Prior lucerne pasture increased shoot biomass by 52% at 137 DAS and by 85% at 159 DAS as compared with continuous cropping (Fig. 1). In contrast, deep ripping did not show additional benefits on shoot growth. Irrespective of deep ripping, plants grown on the lucerne treatments had 56% higher N (Fig. 1), 25% higher Ca, 35% higher K and 23% higher P concentration than those grown on the CC treatment (data not shown). Shoot biomass at 159 DAS correlated with concentrations of N (P<0.001) and K (P<0.05) in shoots at 137 DAS.

Penetrometer resistance increased from 1 MPa to >3.5 MPa in the top 20 cm depth. Both LNR and CC peaked at this depth while the resistance in LDR peaked at 24 cm. The resistance then decreased gradually to about 2 MPa at 60 cm. In general, the LDR showed a slightly lower penetrometer resistance in the top 20 cm but higher at 20-40 cm than the other treatments (Fig. 2A). Both lucerne treatments allowed water to infiltrate much more quickly when compared to the CC treatment (Fig. 2B). The LDR had the greatest early stage sorptivity (So) of 274 mm/hr1/2 compared to LNR of 202 mm/hr1/2, which in turn exceeded the CC treatment by 80 mm/hr1/2. Soil bulk density was not affected by the treatments in the 0-20 cm depth. At 30-40 cm, however, both the LDR and LNR treatments had lower bulk density than the CC treatment. Irrespective of treatment, bulk density at 30-40 cm negatively correlated with taproot length (Fig. 2C) and shoot biomass (P<0.01).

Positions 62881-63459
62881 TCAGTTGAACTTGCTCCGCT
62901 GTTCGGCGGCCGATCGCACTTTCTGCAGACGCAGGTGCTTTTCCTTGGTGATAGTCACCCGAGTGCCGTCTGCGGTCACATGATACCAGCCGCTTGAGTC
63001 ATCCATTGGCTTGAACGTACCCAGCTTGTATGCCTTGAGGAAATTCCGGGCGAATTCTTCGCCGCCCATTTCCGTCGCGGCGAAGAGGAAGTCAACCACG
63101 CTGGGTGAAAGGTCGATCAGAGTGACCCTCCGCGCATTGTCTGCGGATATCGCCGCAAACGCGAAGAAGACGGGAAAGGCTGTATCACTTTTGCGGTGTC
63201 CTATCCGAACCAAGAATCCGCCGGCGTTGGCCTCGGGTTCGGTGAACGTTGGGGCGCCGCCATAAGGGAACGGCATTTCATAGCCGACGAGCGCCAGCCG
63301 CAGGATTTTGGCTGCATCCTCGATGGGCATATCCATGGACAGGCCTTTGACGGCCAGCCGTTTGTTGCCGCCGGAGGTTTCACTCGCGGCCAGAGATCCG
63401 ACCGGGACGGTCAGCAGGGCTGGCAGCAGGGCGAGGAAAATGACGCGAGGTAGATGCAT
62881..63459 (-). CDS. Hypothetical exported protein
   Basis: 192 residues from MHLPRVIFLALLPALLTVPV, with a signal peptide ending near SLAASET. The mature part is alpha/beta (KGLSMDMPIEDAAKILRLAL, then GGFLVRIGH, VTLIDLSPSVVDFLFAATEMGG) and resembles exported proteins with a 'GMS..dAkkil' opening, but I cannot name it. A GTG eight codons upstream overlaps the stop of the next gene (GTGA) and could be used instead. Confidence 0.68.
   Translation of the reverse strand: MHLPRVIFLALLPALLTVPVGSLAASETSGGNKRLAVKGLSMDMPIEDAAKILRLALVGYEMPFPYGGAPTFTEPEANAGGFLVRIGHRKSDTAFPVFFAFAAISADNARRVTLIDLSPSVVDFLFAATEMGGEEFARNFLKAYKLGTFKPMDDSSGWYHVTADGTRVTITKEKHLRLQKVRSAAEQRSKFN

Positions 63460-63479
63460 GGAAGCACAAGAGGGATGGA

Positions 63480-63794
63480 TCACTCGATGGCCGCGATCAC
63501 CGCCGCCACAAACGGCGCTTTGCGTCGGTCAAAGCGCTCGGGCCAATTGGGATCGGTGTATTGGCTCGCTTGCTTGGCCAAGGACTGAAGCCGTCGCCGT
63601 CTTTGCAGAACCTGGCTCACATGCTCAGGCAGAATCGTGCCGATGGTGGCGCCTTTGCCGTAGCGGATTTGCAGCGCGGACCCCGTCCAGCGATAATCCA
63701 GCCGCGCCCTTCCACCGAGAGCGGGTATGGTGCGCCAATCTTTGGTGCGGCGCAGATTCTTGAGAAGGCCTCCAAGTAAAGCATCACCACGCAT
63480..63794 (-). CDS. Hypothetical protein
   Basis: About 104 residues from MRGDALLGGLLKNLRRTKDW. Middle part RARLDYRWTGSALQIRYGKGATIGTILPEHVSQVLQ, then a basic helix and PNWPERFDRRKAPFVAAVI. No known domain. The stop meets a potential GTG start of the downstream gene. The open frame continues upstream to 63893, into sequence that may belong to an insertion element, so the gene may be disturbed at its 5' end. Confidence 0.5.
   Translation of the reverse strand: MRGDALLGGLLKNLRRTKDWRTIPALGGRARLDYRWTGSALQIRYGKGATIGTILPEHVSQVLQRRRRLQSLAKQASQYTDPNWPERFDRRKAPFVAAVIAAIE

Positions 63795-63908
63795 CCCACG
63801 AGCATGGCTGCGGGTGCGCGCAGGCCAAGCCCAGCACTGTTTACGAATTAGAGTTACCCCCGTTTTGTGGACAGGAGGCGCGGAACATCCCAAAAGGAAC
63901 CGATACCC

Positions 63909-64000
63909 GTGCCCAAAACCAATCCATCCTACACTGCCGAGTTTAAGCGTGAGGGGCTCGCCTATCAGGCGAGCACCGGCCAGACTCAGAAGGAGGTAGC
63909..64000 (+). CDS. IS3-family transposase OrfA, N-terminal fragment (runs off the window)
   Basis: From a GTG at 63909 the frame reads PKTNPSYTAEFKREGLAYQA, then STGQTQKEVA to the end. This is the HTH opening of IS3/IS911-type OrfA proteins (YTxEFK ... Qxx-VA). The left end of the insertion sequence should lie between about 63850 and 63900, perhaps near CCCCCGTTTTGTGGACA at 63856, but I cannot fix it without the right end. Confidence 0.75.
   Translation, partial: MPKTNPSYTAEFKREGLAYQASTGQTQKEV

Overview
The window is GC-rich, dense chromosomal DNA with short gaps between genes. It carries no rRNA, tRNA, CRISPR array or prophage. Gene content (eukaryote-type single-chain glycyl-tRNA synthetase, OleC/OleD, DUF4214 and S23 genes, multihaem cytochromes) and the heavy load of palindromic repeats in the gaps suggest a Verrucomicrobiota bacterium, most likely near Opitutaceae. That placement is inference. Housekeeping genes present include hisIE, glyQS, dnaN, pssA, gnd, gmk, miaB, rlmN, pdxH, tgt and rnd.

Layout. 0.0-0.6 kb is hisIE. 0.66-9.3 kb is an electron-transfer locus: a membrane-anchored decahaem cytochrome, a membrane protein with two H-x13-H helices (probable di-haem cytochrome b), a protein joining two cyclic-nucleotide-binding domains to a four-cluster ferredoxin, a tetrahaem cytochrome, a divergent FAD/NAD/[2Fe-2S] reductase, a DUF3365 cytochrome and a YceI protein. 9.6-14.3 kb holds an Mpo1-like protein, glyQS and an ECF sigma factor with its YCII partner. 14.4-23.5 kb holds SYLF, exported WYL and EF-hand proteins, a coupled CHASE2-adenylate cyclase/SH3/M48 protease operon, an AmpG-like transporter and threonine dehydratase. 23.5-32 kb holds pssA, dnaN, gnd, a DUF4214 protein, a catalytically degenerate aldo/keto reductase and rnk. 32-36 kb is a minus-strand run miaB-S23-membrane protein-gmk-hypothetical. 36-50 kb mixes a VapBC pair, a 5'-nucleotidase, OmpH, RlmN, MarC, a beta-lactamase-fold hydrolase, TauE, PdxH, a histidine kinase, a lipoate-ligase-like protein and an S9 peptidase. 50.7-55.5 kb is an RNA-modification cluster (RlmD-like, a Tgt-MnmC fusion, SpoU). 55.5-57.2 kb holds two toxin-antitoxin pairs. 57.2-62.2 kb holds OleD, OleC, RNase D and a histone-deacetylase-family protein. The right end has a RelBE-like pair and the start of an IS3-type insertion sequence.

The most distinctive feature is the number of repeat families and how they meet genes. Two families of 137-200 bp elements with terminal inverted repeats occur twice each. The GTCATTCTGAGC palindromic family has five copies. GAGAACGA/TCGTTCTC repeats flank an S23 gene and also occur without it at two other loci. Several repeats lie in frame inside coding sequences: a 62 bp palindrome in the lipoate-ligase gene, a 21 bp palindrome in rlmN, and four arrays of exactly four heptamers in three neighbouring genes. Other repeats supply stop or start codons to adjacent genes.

Figure 1. Shoot biomass and nitrogen concentration in shoots of canola crop grown in tillage treatments of 5 year lucerne history with deep ripping (LDR), 5 year lucerne history without deep ripping (LNR) and conventional cropping (CC) at 137 and 159 days after sowing. Bars represent l.s.d. values at P=0.05.

Figure 2. Penetrometer resistance (A), cumulative infiltration (B) and relationship between bulk density and taproot length of canola crop (C) in tillage treatments of 5 year lucerne history with deep ripping (LDR), 5 year lucerne history without deep ripping (LNR) and conventional cropping (CC). The horizontal bar represents l.s.d. value at P=0.05 (A). The measurements were performed at 142 days after sowing.

Discussion and conclusion

The improved growth of canola plants after lucerne pasture had mainly resulted from improved N nutrition. It was evident that the available N content in soils after 5 years of lucerne was nearly 3 times that with continuous cropping, and that shoot biomass positively correlated with shoot N. Prior lucerne pasture improved water infiltration, presumably by creating root channels in the soil profile. This will mitigate against possible waterlogging effects on plant growth. Our preliminary data also suggest that lucerne improves some physical properties in the subsoil. The lack of growth response to deep ripping might be related to the fact that (i) soil structure could not be maintained by ripping due to the dispersive nature of the sodic soil, and that (ii) major constraints to root growth were still operating in the subsoil. Any solution to constraints resulting from dense sodic subsoil will need to create as well as maintain improved soil structure in the subsoil. This can be partly achieved by deep incorporation of organic amemdments, which will be discussed in our companion paper by Gill, Sale and Tang in these proceedings.

Acknowledgements

The research is supported by the Australian Research Council.

References

Davies SL and Peoples MB (2003) Identifying potential approaches to improve the reliability of terminating a lucerne pasture before cropping: a review. Australian Journal of Agricultural Research 43, 429-447.

Jalota SK, Khera R, Ghuman BS (1998) Methods in soil physics. Narosa Publishing House, New Delhi.

Ward PR, Dunin FX and Micin SF (2002) Water use and root growth by annual and perennial pastures and subsequent crops in a phase rotation. Agricultural Water Management 53, 83-97.

Previous PageTop Of Page